Special Collections Department
Abbie Huston Evans
(bulk dates 1928-1929, 1939, 1960-1966)
Manuscript Collection Number: 99
Accessioned: Purchase, July 2001.
Extent: 22 items (.1 linear ft.)
Content: Letters, poems, and clipping.
Access: The collection is open for research.
Processed: April 2002 by Anita Wellner.
Special Collections, University of Delaware Library
Newark, Delaware 19717-5267
Table of Contents
Abbie Huston Evans
American poet Abbie Huston Evans was born in New England on December 20, 1881 but lived most of her adult life in the Philadelphia area.
In 1909 Evans enrolled at Radcliffe College where she earned a B.A. in 1913 and an M.A. in 1918. After graduation, Evans taught English and volunteered for the Red Cross during World War I.
Following the war Evans was employed first as a social worker before she resumed teaching as a member of the staff of the Settlement Music School in Philadelphia, Pennsylvania. She taught at the school from 1923 to 1953 and at the College Settlement Farm-Camp in Horsham, Pennsylvania, from 1953 to 1957.
Harper published Evans’s first book of poetry, Outcrop, in 1928. Outcrop included a forward written by Evans’s friend Edna St. Vincent Millay. Evans’s other published collections of poetry are Bright North (Macmillan, 1938), Fact of Crystal (Harcourt, 1961), and Collected Poems (University of Pittsburgh Press, 1970).
Evans’s poetry is represented in several anthologies, such as A Little Treasury of Modern Poetry (1946) and Poems and Poetry (1964), as well as in periodicals such as Nation and New Yorker. In 1964 the Library of Congress recorded Evans reading her poetry for its Archive of Recorded Poetry and Literature series.
Abbie Huston Evans has been honored for her poetry with several awards, including the Guarantor’s Prize from Poetry in 1931 and the Loines Memorial Award from the National Institute of Arts and Letters in 1960. In 1961 Evans was granted an honorary Litt.D. degree from Bowdoin College.
In October 1983, Abbie Huston Evans died at Pennsylvania Hospital in Philadelphia.
Writer and English Professor Odell Shepard was a mentor to Abbie Huston Evans during his brief term as an instructor of English at Harvard University and Radcliffe College in 1916-1917. His more extensive faculty tenure was as Goodwin Professor of English at Trinity College, Harford, Connecticut, from 1917-1946, and was later as a guest lecturer there from 1946-1966. He was also the Lieutenant Governor of Connecticut from 1940-1943.
Shepard’s writing ranged from the academic, such as his Pulitzer Prize winning biography of Bronson Alcott, Pedlar’s Progress: The Life of Bronson Alcott (Little, Brown, 1937) to his Book-of-the-Month selected novel, Jenkins’ Ear (Macmillan, 1951). Shepard also wrote collections of poetry, textbooks, essays, a fishing guide, and several histories. One of his histories, The Lore of the Unicorn, is a topic in one of Evans’s letters.
Odell Shepard died on July 19, 1967, in New London, Connecticut.
Contemporary Authors Online. The Gale Group, 2001. Retrieved April 25,
2002 from http://www.galenet.com/servlet/BioRC.
Evory, Ann (ed.) Contemporary Authors. New Revision Series, Volume 3. Detroit: Gale Research Company, 1981. Pp. 496-497.
Fadool, Cynthia R. (ed.) Contemporary Authors. Volume 57- 60. Detroit: Gale Research Company, Inc., 1976. P. 196.
The Abbie Huston Evans Letters to Odell Shepard include eighteen letters or cards addressed by poet Evans to Pulitzer Prize winner Odell Shepard. Written between 1928 and 1966, the series of letters has several significant gaps, with the bulk of the letters written in 1928-1929, 1939, and 1960-1966. Additionally the collection has three poems written by Evans and a letter to Shepard from Jean Schiesser.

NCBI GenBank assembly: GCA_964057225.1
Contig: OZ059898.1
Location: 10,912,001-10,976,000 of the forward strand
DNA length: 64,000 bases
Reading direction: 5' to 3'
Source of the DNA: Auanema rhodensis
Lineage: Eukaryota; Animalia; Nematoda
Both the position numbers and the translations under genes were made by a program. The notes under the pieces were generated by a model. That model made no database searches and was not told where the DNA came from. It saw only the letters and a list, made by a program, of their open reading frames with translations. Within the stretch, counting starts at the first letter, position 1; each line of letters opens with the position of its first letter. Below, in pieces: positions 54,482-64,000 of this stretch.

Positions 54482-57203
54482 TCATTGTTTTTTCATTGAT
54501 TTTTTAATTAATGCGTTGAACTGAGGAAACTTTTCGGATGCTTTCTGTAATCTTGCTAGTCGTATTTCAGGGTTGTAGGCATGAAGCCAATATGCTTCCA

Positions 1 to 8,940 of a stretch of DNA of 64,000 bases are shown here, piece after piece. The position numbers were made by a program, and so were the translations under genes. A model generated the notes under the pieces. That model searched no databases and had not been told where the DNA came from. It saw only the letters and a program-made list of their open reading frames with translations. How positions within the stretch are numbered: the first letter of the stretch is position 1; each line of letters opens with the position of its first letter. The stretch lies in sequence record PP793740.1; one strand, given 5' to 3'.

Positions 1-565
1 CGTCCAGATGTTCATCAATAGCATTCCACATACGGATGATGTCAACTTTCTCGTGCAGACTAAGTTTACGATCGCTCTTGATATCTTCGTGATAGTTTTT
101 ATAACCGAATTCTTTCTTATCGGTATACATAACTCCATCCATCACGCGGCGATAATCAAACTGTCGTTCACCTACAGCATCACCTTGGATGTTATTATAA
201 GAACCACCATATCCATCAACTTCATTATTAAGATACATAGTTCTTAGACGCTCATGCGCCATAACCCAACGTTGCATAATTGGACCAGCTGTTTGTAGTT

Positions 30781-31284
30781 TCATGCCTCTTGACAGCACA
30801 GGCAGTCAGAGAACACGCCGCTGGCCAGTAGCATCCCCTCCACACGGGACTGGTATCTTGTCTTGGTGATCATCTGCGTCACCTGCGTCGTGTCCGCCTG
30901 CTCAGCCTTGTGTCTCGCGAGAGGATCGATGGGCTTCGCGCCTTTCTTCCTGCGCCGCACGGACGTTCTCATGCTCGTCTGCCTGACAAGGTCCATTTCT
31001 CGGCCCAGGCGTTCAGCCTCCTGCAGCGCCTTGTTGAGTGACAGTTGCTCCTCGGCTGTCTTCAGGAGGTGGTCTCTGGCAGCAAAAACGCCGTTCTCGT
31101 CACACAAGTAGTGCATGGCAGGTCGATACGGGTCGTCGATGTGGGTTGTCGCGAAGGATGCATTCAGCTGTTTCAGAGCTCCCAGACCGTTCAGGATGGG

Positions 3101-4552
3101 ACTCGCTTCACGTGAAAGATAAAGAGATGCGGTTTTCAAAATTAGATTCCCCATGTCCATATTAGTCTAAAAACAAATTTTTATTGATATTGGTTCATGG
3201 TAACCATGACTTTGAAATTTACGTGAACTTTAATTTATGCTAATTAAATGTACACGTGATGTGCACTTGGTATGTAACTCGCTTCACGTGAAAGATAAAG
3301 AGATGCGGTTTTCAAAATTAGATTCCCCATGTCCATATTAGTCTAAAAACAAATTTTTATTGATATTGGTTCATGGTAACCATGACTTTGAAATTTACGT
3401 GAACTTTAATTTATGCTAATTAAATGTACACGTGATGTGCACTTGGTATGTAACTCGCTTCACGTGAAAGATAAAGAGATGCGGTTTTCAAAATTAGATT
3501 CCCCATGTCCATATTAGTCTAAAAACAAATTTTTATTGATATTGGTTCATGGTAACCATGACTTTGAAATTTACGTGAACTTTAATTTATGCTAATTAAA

As Evans’s teacher and mentor at Radcliffe, Shepard encouraged her poetry writing. He continued that encouragement with favorable reviews of her published poetry, as well as through correspondence and an occasional visit.
Evans’s letters reflect a variety of topics, such as personal life and travels, though the main concerns were poetry and writing, both hers and his. In her letters Evans expressed gratitude for Shepard’s mentoring. She commented on his positive reviews of her work and responded to some of the negative reviews from critics, including having her poetry labeled as “pagan.” Evans also reflected on the difficulties of finding time to write and remarked at length on several of Shepard’s books that she had read. She was particularly impressed with his Pedlar’s Progress: The Life of Bronson Alcott.
Three of Evans’s poems are included in the collection. The first is a typescript of “Fact of Crystal,” the title poem for her third collection of poetry. Evans has inscribed this typescript poem to Shepard. The second poem is a clipping of “The Fundament Is Shifted” as published in the New Yorker (1960). The final poem is “Under Sun-beat,” which Evans has handwritten on a postcard that she sent to Shepard in October 1963.
Another item in the collection is an eight-page letter written in 1963 by New Jersey resident Jean Schiesser to Shepard. The content of the letter suggests that Shepard was a friend. There is nothing in the letter to suggest a relationship to Abbie Huston Evans.
Box -- Folder -- Contents
27 F456 Letters, 1928-1966 Evans to Shepard 1928 Sep 3 ALS 8p 1929 May 14 ALS 2p 1939 Apr 9 ALS 5p 1960 Apr 23 ALS 2p Jun 1 ALS 1p Note: Enclosed inscribed typescript poem, “Fact of Crystal.” Jul 10 TLS 2p Aug 19 ALS 2p Sep 12 ALS 4p Nov 15 ALS 6p Note: Enclosed clipping of “The Fundament Is Shifted.” [1960 Dec] ANS 1p 1961 Feb 22 TLS 1p Mar 31 ALS 3p Apr 7 TLS 2p Jul 9 TLS 2p 1963 Oct 25 ACS 1p 1963 Oct 25 ACS 1p Note: This includes the handwritten poem “Under Sun-beat.” 1964 Feb 12 ALS 4p 1966 Mar 15 ALS 2p Apr 5 ACS 1p Schiesser to Shepard 1963 Oct 16 ALS 8p
Last modified: 01/19/11